Danelectro has always been something of a cult favorite among musicians, a company responsible for dreaming up loads of good sounding, inexpensive gear with a distinct fifties flair. Musicians not afraid to step outside of the rarified boutique world have discovered a range of cool, usable tones from boxes named after diner dishes like French Toast and Chicken Salad. For the rest, the combination of cute model names and an abundance of cheap plastic parts left the impression of Danelectro as a strictly budget-minded product. Fortunately for fans of the company’s distinctive style, the latest line of miniaturized effects pedals, dubbed the Cool Cat series, have set out to redefine that image – without raising the price tag. Perhaps one of the most exciting things about the Cool Cat series is the physical upgrade. Danelectro has stepped up to the plate with new, heavy duty metal cases and jacks, and I’m proud to say their effects have never felt sturdier. Every pedal is true bypass, and a quick look inside confirms it – even the guts look well planned and executed, something that cannot be said for all price point effects. The footswitch, while not a Switchcraft, feels solid and clicks with the same tactile satisfaction as one. The only physical point of worry I would have would be the battery compartment, located on the underside of the pedal. The battery latch seems to be made of a fairly flexible plastic that might not survive the long haul, but considering it exists in its own world underneath the rest of the pedal, it shouldn’t be too big of a concern (if you’re truly paranoid, you could always just plug in a 9V adapter). Unfortunately, there remain a few design decisions that don’t seem completely thought through. The knobs sit on the front face of the pedal, with their descriptions printed on top of the box; if you imagine the knobs on Roger Mayer’s famous rocket enclosures, you’ll have the right idea. And while this isn’t necessarily a bad thing in its own right, the knobs are partially covered by what can only be described as a little ledge extending off the top of the enclosure. While this is likely in place to prevent accidentally tweaking the settings, it inadvertently makes purposely turning the knobs more of a hassle than it ever should be. It’s near impossible to set your knobs precisely unless you’re looking directly at the front face, and forget about trying to make adjustments with your foot. A handful of the pedals including the transparent overdrive and the chorus also include stacked knobs, making the task even harder; the manual acknowledges adjusting these can be “tricky,” but that seems akin to saying that a Dumble sounds “good.”
Cool Cat Fuzz
||Download Example 1
Fuzz at 3:00, Volume at 1:00, Tone at noon
All clips recorded with Tele Deluxe with SD Fat Cat humbuckers and Volume and Tone knobs on full. Recorded with a modified Epiphone Valve Junior Stack (Volume set at 5) featuring an Eminence Red Coat 12”, through a Shure SM57 and into a ProSonus Audiobox interface. Guitar by Randall Davis.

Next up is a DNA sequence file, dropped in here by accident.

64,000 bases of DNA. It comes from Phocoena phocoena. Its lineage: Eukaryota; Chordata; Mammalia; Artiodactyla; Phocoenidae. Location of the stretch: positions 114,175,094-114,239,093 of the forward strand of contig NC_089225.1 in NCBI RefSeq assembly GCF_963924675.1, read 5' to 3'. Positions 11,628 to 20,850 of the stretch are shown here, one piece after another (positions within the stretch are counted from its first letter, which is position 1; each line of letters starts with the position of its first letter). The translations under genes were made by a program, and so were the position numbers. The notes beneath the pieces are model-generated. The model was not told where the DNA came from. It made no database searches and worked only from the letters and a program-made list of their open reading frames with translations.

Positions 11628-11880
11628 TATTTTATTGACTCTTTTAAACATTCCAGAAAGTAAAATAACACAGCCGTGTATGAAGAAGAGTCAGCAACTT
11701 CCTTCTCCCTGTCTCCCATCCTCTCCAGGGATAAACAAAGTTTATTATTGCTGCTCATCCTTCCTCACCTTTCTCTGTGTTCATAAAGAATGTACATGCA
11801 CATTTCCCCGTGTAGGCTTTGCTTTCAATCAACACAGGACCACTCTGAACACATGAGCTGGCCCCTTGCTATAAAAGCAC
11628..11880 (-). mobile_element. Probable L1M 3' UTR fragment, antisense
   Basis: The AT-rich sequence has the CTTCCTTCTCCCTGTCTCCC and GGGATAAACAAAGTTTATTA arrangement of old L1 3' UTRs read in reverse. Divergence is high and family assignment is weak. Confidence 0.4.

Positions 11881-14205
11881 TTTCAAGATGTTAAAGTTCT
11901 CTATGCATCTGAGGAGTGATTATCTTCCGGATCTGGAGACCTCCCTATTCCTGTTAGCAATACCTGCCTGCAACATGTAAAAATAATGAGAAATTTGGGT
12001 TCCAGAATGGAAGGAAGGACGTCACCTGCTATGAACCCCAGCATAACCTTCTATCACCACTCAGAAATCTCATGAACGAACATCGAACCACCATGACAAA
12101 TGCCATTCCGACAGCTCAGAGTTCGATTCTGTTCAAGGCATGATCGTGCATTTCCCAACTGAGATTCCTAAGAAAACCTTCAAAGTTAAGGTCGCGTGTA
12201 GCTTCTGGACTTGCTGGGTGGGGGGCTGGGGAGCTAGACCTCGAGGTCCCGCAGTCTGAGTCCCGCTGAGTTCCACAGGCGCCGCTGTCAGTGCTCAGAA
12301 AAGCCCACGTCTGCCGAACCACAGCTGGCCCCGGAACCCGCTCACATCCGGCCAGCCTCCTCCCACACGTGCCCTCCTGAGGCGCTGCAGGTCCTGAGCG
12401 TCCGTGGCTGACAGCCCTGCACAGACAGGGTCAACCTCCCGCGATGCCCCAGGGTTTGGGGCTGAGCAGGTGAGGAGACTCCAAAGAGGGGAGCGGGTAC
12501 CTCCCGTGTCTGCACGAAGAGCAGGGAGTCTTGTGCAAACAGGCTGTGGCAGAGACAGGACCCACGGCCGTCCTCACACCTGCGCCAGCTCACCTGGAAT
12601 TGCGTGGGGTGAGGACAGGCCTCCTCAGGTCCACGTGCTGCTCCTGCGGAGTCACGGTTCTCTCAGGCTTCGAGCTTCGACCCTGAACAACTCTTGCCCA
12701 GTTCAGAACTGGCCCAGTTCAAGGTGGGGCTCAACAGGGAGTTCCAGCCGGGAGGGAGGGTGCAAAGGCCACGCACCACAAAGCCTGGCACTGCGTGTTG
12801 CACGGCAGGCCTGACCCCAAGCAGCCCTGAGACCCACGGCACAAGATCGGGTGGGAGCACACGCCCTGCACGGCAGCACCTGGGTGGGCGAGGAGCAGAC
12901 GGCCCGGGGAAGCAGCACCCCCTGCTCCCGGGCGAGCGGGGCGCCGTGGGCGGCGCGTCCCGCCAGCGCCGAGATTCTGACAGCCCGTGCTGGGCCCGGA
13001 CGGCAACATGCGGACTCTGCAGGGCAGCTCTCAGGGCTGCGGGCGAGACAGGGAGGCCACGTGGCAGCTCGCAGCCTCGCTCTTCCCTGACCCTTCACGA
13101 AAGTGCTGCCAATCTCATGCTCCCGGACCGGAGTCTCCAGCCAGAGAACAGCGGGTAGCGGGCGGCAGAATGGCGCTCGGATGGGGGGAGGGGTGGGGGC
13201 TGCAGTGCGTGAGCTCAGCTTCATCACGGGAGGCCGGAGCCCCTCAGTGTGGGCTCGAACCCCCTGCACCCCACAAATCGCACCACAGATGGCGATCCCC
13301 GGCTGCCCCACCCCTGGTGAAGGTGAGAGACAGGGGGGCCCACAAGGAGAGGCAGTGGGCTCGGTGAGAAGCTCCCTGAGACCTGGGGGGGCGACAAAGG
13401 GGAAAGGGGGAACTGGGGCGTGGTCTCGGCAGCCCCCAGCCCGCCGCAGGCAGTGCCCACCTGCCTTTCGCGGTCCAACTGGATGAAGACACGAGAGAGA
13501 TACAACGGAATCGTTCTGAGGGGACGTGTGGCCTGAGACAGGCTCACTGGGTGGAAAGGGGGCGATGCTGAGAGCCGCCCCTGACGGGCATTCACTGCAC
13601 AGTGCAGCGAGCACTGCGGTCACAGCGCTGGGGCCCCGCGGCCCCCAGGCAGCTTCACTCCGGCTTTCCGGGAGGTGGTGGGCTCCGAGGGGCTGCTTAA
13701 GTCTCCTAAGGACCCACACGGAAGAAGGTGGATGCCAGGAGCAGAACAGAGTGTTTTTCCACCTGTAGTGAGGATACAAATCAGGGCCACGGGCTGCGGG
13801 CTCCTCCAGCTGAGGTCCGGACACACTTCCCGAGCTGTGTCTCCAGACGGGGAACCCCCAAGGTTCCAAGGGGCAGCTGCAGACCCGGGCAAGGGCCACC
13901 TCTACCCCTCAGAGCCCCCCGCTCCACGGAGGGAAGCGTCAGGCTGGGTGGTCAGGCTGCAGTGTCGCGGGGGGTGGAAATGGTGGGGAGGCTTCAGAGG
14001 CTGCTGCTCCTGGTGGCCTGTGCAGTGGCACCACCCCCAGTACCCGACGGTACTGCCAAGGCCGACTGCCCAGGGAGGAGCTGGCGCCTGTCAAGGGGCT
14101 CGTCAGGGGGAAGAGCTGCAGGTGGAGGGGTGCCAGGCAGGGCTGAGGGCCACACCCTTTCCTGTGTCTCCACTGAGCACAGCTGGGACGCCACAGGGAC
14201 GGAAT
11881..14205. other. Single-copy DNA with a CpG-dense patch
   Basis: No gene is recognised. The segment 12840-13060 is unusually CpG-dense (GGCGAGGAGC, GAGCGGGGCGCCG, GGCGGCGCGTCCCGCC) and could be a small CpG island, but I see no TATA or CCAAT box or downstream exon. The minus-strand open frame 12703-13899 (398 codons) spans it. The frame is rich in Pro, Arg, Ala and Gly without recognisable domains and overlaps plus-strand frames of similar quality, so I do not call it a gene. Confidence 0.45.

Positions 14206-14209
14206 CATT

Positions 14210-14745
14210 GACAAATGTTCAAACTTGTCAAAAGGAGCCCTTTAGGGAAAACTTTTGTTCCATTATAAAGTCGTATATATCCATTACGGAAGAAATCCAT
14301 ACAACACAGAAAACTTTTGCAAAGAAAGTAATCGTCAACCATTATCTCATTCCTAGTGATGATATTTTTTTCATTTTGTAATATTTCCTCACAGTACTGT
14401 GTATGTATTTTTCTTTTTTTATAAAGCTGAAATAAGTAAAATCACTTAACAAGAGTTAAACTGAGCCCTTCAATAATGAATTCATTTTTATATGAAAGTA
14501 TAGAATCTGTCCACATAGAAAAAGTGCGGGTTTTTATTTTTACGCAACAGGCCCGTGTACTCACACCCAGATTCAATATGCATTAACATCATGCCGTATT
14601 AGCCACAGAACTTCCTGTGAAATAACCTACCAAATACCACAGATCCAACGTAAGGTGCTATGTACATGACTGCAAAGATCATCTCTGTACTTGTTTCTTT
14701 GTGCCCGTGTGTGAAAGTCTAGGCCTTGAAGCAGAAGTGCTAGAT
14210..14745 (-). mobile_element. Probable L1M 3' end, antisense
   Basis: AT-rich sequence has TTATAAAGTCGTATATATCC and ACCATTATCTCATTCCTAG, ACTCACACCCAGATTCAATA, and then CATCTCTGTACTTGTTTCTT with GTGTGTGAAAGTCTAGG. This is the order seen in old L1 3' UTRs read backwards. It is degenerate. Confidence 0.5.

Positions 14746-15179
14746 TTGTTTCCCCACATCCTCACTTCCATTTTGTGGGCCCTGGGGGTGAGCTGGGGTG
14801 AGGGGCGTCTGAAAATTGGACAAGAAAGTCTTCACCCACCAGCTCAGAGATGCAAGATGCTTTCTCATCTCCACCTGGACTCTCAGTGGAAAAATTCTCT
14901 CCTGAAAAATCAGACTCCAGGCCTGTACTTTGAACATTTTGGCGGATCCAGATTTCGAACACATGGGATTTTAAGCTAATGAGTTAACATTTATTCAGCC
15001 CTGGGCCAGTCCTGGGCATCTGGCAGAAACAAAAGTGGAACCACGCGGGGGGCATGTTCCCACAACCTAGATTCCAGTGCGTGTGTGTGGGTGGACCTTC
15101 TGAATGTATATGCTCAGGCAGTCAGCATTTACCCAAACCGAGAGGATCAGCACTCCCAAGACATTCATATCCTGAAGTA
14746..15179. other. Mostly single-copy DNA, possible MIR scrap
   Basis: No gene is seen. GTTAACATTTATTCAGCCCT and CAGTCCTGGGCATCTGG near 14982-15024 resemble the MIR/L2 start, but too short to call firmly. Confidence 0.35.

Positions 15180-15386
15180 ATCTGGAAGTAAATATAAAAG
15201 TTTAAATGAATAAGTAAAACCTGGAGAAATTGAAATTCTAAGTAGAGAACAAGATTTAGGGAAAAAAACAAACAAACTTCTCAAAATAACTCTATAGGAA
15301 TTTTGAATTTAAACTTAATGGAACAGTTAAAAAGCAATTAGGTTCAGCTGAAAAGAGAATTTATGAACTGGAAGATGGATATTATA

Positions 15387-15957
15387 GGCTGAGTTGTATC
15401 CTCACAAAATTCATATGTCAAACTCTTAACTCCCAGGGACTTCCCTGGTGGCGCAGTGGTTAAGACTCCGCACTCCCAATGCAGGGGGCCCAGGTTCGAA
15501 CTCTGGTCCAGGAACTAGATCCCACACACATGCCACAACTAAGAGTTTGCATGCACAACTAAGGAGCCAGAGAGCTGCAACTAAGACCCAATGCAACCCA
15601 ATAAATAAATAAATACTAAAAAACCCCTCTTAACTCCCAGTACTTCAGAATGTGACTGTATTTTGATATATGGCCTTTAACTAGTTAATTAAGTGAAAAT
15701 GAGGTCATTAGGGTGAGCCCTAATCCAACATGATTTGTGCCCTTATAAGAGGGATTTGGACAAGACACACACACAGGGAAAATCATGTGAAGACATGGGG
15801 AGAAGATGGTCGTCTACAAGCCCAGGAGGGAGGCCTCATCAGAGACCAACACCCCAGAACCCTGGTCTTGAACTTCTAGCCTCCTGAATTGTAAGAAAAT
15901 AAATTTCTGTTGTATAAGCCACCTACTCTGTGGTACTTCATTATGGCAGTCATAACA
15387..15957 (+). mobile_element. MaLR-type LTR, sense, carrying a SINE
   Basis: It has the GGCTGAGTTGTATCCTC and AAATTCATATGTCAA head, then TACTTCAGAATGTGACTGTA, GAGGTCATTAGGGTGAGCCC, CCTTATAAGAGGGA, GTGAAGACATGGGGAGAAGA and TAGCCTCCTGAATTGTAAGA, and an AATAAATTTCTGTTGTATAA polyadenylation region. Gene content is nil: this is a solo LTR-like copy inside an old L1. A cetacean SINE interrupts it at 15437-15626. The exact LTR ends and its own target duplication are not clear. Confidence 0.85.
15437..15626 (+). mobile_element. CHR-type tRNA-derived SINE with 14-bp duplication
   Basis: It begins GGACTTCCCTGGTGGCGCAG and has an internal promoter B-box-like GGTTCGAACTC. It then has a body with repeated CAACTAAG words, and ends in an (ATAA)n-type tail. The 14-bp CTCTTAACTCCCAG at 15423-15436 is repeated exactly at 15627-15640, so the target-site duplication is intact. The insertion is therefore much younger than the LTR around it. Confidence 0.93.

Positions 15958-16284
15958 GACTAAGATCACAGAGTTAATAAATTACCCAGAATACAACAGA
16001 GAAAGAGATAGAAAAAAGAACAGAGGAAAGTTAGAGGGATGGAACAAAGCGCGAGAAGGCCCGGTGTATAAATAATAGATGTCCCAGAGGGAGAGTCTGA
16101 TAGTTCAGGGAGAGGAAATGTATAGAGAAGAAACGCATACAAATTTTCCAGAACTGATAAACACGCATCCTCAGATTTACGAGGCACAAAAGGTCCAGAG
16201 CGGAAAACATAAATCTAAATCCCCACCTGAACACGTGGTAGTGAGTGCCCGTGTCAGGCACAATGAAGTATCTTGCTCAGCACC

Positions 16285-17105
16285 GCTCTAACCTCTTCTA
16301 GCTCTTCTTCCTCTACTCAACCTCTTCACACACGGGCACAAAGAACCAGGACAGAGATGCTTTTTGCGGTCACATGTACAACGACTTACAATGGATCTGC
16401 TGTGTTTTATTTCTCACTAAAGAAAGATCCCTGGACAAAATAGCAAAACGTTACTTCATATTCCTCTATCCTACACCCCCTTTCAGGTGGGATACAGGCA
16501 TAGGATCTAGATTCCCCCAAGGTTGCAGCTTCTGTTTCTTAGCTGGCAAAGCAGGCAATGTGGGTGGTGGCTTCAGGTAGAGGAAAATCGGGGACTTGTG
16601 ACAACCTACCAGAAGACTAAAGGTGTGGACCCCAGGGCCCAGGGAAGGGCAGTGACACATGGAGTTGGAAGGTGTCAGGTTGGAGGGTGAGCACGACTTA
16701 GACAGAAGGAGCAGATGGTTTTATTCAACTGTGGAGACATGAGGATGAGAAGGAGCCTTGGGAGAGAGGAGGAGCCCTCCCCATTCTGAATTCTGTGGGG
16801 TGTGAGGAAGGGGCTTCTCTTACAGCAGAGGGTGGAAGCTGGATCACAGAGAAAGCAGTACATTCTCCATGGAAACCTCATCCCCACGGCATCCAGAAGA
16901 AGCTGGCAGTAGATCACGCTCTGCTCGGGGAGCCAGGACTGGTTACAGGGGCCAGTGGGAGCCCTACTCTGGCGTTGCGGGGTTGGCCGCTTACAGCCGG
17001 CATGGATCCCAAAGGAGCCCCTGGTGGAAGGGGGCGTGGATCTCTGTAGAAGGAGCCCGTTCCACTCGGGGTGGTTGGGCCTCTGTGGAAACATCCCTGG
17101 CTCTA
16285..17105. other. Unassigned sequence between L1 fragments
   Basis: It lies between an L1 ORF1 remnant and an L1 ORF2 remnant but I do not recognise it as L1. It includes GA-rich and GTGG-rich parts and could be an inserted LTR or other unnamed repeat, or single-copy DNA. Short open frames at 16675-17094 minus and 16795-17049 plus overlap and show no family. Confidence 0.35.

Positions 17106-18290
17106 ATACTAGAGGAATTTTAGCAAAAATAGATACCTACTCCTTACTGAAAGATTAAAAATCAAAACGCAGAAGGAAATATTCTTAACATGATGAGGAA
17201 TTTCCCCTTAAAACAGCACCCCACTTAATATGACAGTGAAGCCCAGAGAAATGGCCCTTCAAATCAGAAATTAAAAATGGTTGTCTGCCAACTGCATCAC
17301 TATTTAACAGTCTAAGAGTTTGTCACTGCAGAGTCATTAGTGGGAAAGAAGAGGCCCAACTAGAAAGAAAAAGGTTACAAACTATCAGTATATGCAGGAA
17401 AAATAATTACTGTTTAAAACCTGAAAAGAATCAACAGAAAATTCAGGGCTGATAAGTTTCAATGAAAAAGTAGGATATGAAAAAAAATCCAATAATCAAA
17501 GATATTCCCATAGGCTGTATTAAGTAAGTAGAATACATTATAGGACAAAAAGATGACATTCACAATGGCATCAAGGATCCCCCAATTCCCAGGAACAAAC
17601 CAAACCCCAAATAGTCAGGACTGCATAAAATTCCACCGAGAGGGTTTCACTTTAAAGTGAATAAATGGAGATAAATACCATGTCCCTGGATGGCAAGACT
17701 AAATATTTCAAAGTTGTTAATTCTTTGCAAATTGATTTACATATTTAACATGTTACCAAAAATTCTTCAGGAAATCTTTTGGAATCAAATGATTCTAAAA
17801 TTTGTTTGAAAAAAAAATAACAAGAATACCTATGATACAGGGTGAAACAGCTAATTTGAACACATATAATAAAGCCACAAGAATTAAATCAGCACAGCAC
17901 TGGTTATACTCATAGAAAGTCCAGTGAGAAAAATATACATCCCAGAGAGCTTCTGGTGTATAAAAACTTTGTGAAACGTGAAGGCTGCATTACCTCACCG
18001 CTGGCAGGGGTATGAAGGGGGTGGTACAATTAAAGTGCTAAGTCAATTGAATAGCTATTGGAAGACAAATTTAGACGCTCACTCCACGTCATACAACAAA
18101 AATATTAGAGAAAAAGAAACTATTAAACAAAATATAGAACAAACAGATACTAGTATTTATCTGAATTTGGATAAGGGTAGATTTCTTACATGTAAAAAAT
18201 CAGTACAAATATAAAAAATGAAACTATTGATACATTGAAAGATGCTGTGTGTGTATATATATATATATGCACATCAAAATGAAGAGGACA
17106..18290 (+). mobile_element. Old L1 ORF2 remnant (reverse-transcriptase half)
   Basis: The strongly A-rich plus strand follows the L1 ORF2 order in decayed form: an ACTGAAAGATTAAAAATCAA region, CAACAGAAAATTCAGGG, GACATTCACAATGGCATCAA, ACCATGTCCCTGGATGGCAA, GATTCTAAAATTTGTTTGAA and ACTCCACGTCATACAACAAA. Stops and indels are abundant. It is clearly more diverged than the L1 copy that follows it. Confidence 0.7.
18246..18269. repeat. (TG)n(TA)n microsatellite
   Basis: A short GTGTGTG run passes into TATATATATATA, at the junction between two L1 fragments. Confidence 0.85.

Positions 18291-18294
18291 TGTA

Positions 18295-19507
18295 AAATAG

My adventure with the entire Cool Cat series actually began with the Fuzz and a recommendation. In the midst of a brief but deep vintage fuzz phase, I found myself jonsing for the buzz saw intensity of a Foxx Tone Machine, albeit at a little more reasonable price. PG’s own Dirk Wacker recommended the Cool Cat Fuzz, and my search ended almost as soon as it began. As soon as I plugged in the Cool Cat Fuzz and cranked everything to 11 (including the Volume, Tone and Fuzz controls crossing the front face of the unit), I heard that same psychedelic grind, that electric wire, hive of bees sound that I heard in vintage and reissue units, all for a fraction of the price. Now, I should clarify before I receive a mailbox full of angry letters from boutique purists that the Cool Cat Fuzz is not the same as a Foxx, even if they do both conjure animals in their names. The Cool Cat isn’t powered by germanium, nor does it feature any sort of Octave/Sustain switch, like its ancestor the French Toast did. But the Cool Cat Fuzz does have a lot of power hidden underneath its unassuming orange metal housing. There’s more than enough gain on tap for psychedelic fuzzheads and the Tone knob is versatile enough to move from dark, woolly sounds to cool transistor radio tones. Ratchet up the gain, turn the Tone back and you’ll even find yourself in Big Muff territory, even if it’s not an exact impression. Needless to say, at its craziest and loudest, there’s enough sustain to play a note and check back on it days later. Of course, as a relatively inexpensive, germanium-less fuzz, something’s gotta give, and that shows up in some of the softer moments. Turning the Volume on the Fuzz down resulted in sounds that were muddy, and some of the pedal’s great touch sensitivity gets lost, too. But considering that the pedal doesn’t add a lot of noise to the signal, and that it actually cleans up nicely with the help of your guitar’s Volume, you’re still getting a lot of bang for the buck – a big hats off to Danelectro for doing their homework. The Cool Cat Fuzz is literally a no-brainer if you have even a passing interest in fuzz.
you have $39 dollars
you’re only looking to use your fuzz at wimpy levels
Hit Page 2 for the Cool Cat Transparent Overdrive...